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Rail overcrowding 'getting worse'

Rush-hour overcrowding on London and south-east England rail routes is worsening.

Morning rush-hour overcrowding is at its worst on services into London's Paddington station, the statistics from the Office of Rail Regulation (ORR) revealed.

Outside London, Leeds has the highest number of standard-class passengers forced to stand, with 14% standing on arrival at the city centre in the morning peak and 12.1% standing on departing trains in the afternoon peak.

The ORR figures related to morning and afternoon peaks on London and south-east rail services in autumn 2010.

The statistics showed that overall crowding, as measured by the percentage of passengers in excess of capacity, was 3%.

This was a return to the level recorded in 2008 following the decrease to 2.2% in 2009.

Services into Paddington in the morning peak had a crowding figure as high as 18.5% while the First Great Western train company had the highest levels of crowding (16.6%) across the morning and evening peak.

The figures also revealed that in London and the south east, trains were more crowded in the morning peak (with a crowding figure of 4.0%) than in the afternoon (1.9%).

But in major regional cities on a typical autumn 2010 weekday, trains were generally more crowded in the afternoon peak than in the morning.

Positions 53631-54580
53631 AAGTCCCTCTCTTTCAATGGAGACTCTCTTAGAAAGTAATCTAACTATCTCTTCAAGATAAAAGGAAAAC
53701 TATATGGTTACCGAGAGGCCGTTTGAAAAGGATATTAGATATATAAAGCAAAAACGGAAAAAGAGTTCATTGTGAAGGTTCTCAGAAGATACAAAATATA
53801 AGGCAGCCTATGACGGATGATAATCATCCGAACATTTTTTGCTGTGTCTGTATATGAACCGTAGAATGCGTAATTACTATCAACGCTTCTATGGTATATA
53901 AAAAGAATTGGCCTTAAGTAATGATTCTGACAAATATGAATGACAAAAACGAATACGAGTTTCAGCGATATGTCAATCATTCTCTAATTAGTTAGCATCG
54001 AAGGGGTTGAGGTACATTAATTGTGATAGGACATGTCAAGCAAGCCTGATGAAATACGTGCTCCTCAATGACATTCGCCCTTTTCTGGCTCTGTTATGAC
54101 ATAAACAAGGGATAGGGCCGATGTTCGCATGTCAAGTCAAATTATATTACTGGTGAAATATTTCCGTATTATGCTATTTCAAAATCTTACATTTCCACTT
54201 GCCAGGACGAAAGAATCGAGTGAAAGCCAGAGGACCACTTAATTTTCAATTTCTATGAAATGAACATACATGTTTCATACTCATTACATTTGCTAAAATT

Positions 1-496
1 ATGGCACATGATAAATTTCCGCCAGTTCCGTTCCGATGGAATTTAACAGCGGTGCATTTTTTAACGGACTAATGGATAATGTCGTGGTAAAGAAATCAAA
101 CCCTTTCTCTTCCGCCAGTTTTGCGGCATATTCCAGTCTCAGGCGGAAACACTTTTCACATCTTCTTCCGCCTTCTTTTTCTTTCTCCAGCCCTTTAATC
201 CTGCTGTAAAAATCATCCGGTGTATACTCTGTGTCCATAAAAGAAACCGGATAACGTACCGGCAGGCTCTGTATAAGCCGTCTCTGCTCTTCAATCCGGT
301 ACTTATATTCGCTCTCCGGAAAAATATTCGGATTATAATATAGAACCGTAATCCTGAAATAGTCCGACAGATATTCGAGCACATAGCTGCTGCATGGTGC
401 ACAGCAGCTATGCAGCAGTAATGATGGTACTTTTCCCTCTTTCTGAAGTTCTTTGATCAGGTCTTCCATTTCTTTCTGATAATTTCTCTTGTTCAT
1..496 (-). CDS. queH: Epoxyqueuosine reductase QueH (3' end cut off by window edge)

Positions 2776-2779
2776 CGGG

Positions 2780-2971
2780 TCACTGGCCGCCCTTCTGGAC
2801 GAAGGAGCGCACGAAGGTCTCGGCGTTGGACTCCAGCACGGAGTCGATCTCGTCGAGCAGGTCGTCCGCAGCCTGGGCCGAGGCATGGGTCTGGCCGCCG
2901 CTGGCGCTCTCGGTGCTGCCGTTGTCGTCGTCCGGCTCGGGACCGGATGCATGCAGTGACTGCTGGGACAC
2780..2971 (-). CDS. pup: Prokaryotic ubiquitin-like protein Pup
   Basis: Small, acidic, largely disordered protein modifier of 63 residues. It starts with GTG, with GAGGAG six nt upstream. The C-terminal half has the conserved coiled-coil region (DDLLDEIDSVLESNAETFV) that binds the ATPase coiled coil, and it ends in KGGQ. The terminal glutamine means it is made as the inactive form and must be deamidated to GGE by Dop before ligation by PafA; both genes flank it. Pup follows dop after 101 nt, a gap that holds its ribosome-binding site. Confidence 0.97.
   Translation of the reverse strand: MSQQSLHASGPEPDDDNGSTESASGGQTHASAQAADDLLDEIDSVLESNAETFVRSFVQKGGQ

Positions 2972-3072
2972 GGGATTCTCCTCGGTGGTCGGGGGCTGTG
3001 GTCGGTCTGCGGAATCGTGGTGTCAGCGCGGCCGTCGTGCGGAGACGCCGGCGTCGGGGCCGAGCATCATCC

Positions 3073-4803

Birmingham had the highest passenger demand, with 36,100 passengers departing from the city during the afternoon peak on a typical weekday in autumn 2010. This was followed by Manchester (29,400 departures) and Leeds (23,800).

David Sidebottom, director of rail customer watchdog Passenger Focus, said: "Getting a seat is a daily struggle for some passengers as overcrowding on the railways continues to be a big problem.

"While we welcome that more people are taking the train, the issue is where they are all going to sit.

"Train companies' franchise agreements state that services need to be planned so that passengers ought not to stand for more than 20 minutes.

"The industry needs to address this through increasing capacity by more trains and carriages, upgrading railway infrastructure such as new signal technology, track work, longer station platforms and new lines."